Relative abuse liability of diazepam and oxazepam: Behavioral and subjective dose effects

Roland R. Griffiths, Daniel R. McLeod, George E. Bigelow, Ira A. Liebson, John D. Roache

Research output: Contribution to journalArticlepeer-review

75 Scopus citations


The effects of diazepam (10-160 mg) and oxazepam (30-480 mg) were studied in volunteers with histories of drug abuse. Oral doses were administered every third day under double-blind and counterbalanced conditions. Dose-effects with area under the time-action curve data (AUC) showed diazepam to be 2.6-5.7-times more potent than oxazepam on various psychomotor, cognitive, staff-rated, and subjective measures. Comparison of relative potencies showed diazepam to be relatively more potent in producing 'liking' than in producing psychomotor and cognitive effects. Diazepam produced greater peak effects than oxazepam on a number of staff- and subject-rated measures, including liking. Onset of effect was more rapid and time to maximal effect was shorter (1-2 h versus 4-12 h) with diazepam than oxazepam, while time to offset of effect was similar for the two drugs. Diazepam was categorized as producing barbiturate-like subjective effects (38.3%) more frequently than was oxazepam (13.8%), while oxazepam was identified as placebo more often than diazepam. Repeated administration of 160 mg diazepam and 480 mg oxazepam showed that AUC liking was greater for diazepam than oxazepam and that tolerance to psychomotor and cognitive effects occurred with oxazepam but not diazepam. This study suggests that diazepam may have a higher abuse liability than oxazepam.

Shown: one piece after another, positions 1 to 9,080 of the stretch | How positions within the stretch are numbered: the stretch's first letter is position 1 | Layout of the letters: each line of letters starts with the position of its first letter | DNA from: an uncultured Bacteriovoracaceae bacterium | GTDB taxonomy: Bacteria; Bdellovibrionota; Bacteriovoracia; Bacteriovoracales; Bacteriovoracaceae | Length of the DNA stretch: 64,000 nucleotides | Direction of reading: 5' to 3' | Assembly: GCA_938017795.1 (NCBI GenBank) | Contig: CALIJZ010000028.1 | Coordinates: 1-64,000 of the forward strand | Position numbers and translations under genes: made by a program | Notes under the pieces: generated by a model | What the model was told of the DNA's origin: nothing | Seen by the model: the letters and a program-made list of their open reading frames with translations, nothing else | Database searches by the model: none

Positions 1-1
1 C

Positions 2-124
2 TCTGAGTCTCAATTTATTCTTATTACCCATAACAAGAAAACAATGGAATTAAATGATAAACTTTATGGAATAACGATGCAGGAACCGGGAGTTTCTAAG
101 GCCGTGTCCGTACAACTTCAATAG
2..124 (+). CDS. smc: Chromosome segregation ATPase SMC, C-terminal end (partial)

Original languageEnglish (US)
Pages (from-to)147-154
Number of pages8
Issue number2
StatePublished - Oct 1984
Externally publishedYes


  • Abuse liability
  • Diazepam
  • Drug abuse
  • Humans
  • Oxazepam
  • Psychomotor effects
  • Relative potency
  • Subjective effects
  • Time course
  • Tolerance

ASJC Scopus subject areas

  • Pharmacology


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